Pittsburgh Steelers quarterback Ben Roethlisberger (7) walks off the field as time runs out in a 28-26 loss to the Seattle Seahawks in an NFL football game in Pittsburgh, Sunday, Sept. 15, 2019. Roethlisberger did not play the second half of the game. (AP Photo/Gene J. Puskar)
Pittsburgh Steelers quarterback Ben Roethlisberger (7) walks off the field as time runs out in a 28-26 loss to the Seattle Seahawks in an NFL football game in Pittsburgh, Sunday, Sept. 15, 2019. Roethlisberger did not play the second half of the game. (AP Photo/Gene J. Puskar)
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PITTSBURGH (AP) — Ben Roethlisberger shook his right arm once. Then twice. And just like that, the Pittsburgh Steelers found their season at a crossroads just two weeks in.

While Mason Rudolph filled in capably in the second half after Roethlisberger left with an unspecified right elbow injury in a 28-26 loss to Seattle on Sunday, the Steelers find themselves at 0-2 for just the second time in Mike Tomlin's 13-year tenure. They're also facing the prospect of trying to move forward without their captain and the only player in the locker room with multiple Super Bowl rings.

Tomlin offered no details on the nature of the 37-year-old Roethlisberger's injury. Roethlisberger grimaced after throwing a pair of passes on a drive late in the second quarter. Though he was under duress several times during the first half, he didn't appear to be touched on the plays that left him clutching the elbow.

Tight end Vance McDonald said the starting offense was told Roethlisberger was hurt just before heading out for the second half. McDonald called the news "a shock" but praised Rudolph's play after the backup completed 12 of 19 passes for 112 yards and a pair of touchdowns to McDonald while taking the first regular-season snaps of his young career.

"I think he's come a long way since last year," said McDonald of Rudolph, taken in the third round of the 2018 draft. "So, yeah, if he's our guy, he's our guy and we're going to move forward with him."

Rudolph, who won the backup job over Josh Dobbs following a solid training camp, wears his helmet on the sideline at all times as a way of keeping himself ready to come in. He suddenly found himself pulling it down over his chin and running onto the field when Roethlisberger walked onto the field in the second half sporting a baseball cap.

"I thought I was ready," Rudolph said. "I had a really good feel for our game plan and what we worked on all week. ... I didn't feel like I was unprepared by any means."

The early returns were iffy. Rudolph's first pass fell incomplete and his second was intercepted by Seattle safety Bradley McDougald when Steelers wide receiver Donte Moncrief let the ball go through his hands and smack off his facemask. McDougald made a diving grab of the carom while sliding to the sideline and the Seahawks took the lead for good six plays later.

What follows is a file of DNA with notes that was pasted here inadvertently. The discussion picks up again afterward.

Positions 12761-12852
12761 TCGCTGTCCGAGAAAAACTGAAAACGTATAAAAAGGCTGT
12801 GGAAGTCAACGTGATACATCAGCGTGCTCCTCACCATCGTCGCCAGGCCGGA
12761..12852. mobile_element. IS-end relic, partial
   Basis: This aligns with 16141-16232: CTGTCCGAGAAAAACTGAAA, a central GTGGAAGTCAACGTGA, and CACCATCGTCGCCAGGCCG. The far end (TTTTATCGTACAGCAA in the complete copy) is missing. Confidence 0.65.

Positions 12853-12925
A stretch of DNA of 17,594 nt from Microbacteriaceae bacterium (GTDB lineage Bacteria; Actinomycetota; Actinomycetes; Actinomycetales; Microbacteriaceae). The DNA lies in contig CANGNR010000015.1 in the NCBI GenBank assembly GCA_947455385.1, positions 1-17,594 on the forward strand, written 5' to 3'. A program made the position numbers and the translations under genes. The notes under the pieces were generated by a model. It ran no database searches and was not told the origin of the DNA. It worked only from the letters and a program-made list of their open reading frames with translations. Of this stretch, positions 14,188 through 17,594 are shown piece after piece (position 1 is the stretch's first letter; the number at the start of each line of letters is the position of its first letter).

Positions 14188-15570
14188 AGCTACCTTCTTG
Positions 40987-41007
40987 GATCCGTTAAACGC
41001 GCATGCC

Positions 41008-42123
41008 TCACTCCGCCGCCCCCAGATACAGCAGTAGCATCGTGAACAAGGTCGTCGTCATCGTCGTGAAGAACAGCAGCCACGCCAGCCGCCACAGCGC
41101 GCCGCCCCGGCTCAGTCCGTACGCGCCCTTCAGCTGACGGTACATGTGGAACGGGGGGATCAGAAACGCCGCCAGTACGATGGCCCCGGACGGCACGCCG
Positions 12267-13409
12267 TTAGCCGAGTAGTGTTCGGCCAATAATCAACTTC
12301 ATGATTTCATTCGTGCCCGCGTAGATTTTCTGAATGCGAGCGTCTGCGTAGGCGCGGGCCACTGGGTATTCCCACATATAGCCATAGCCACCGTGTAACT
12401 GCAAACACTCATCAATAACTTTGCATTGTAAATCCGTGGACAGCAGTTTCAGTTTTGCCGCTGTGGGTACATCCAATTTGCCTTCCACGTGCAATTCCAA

Rudolph hardly appeared shaken. A 45-yard heave to JuJu Smith-Schuster led to a field goal on Pittsburgh's ensuing drive and Rudolph hit McDonald for scores twice in the fourth quarter while trying to keep pace with Seattle's Russell Wilson. Rudolph ultimately ran out of time. With Roethlisberger's status uncertain, Pittsburgh's ability to dig itself out of an early hole could rely heavily on how rapidly the 24-year-old Rudolph develops.

It's a job Rudolph is ready to tackle if necessary.

"I am completely confident in myself, being a leader on the team and playing games," Rudolph said. "That's what it all comes down to. If (Roethlisberger is out a while), I'm ready to roll."

That confidence is one of the reasons the Steelers took Rudolph with the 76th overall pick in the 2018 draft. General manager Kevin Colbert called the move a no brainer, partly because the team had a first-round grade on Rudolph following a record-setting career at Oklahoma State. Rudolph spent last season as the third-stringer behind Roethlisberger and Dobbs but took a step forward during training camp in which he showed an ability to make plays downfield while also taking care of the ball.

The Steelers will need him to do both if it wants to stay afloat. Pittsburgh travels to unbeaten San Francisco (2-0) next Sunday. The Steelers have struggled at times on the West Coast in recent years and haven't beaten the 49ers on the road since 1999.

Rudolph's poise and his energy — he pumped his arms in glee after connecting with McDonald for an 8-yard score for first career touchdown pass — could help Pittsburgh emerge from an early funk. While Roethlisberger won the NFL passing title last season, his 16th season is off to a slow start. Roethlisberger failed to get Pittsburgh in the end zone during a blowout loss to New England last week and was just 8 of 15 for 75 yards against Seattle before exiting. He spent a portion of the second half talking to Rudolph and offensive coordinator Randy Fichtner, providing insight and guidance.

Calling Rudolph the heir apparent is premature. The club signed Roethlisberger to an extension in the offseason that runs through 2021, the same year Rudolph's rookie deal expires.

For the second half on Sunday — and perhaps for the immediate future — Rudolph became a part of Pittsburgh's uncertain present. His teammates are eager to see where he goes from here.

"I'm not really more nervous because he's behind a quarterback that's a Hall of Fame quarterback," defensive end Stephon Tuitt said. "At the end of the day, we trust him just as much as we trust Ben."


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